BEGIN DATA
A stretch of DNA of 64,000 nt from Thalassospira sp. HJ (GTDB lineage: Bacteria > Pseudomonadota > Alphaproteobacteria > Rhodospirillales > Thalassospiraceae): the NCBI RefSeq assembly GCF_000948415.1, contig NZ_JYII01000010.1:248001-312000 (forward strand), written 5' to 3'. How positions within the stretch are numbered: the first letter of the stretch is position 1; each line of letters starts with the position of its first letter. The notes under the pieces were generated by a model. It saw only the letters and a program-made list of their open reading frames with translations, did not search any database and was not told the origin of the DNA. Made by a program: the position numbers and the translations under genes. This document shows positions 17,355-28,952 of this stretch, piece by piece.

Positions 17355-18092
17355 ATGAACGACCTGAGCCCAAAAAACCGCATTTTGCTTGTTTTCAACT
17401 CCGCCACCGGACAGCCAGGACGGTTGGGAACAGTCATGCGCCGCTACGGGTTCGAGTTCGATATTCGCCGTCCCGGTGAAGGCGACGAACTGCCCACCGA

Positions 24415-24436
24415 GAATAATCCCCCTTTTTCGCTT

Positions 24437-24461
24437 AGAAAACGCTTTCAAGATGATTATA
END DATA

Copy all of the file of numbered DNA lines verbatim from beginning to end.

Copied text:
A stretch of DNA of 64,000 nt from Thalassospira sp. HJ (GTDB lineage: Bacteria > Pseudomonadota > Alphaproteobacteria > Rhodospirillales > Thalassospiraceae): the NCBI RefSeq assembly GCF_000948415.1, contig NZ_JYII01000010.1:248001-312000 (forward strand), written 5' to 3'. How positions within the stretch are numbered: the first letter of the stretch is position 1; each line of letters starts with the position of its first letter. The notes under the pieces were generated by a model. It saw only the letters and a program-made list of their open reading frames with translations, did not search any database and was not told the origin of the DNA. Made by a program: the position numbers and the translations under genes. This document shows positions 17,355-28,952 of this stretch, piece by piece.

Positions 17355-18092
17355 ATGAACGACCTGAGCCCAAAAAACCGCATTTTGCTTGTTTTCAACT
17401 CCGCCACCGGACAGCCAGGACGGTTGGGAACAGTCATGCGCCGCTACGGGTTCGAGTTCGATATTCGCCGTCCCGGTGAAGGCGACGAACTGCCCACCGA

Positions 24415-24436
24415 GAATAATCCCCCTTTTTCGCTT

Positions 24437-24461
24437 AGAAAACGCTTTCAAGATGATTATA